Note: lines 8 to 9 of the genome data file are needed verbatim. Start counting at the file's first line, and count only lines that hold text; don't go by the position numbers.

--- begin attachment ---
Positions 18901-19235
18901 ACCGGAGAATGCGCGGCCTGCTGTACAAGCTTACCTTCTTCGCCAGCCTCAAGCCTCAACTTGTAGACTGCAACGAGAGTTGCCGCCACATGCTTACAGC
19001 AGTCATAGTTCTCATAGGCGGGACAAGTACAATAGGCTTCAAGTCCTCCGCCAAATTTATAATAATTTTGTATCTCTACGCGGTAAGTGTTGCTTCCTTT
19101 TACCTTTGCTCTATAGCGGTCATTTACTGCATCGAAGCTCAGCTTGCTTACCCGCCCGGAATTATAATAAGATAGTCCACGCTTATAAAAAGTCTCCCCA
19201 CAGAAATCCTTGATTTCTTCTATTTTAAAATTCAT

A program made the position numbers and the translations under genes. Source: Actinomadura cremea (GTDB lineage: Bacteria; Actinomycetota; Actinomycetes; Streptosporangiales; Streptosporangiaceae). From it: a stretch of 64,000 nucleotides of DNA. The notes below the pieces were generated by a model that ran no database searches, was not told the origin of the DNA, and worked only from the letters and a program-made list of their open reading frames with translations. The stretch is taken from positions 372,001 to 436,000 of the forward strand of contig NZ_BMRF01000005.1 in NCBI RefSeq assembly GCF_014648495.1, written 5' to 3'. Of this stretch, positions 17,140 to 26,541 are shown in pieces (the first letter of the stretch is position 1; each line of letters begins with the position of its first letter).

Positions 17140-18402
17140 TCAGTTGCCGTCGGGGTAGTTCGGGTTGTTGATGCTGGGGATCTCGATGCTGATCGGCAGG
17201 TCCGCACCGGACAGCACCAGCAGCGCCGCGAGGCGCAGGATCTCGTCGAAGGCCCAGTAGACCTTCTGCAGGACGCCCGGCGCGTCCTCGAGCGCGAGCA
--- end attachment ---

17140 TCAGTTGCCGTCGGGGTAGTTCGGGTTGTTGATGCTGGGGATCTCGATGCTGATCGGCAGG
17201 TCCGCACCGGACAGCACCAGCAGCGCCGCGAGGCGCAGGATCTCGTCGAAGGCCCAGTAGACCTTCTGCAGGACGCCCGGCGCGTCCTCGAGCGCGAGCA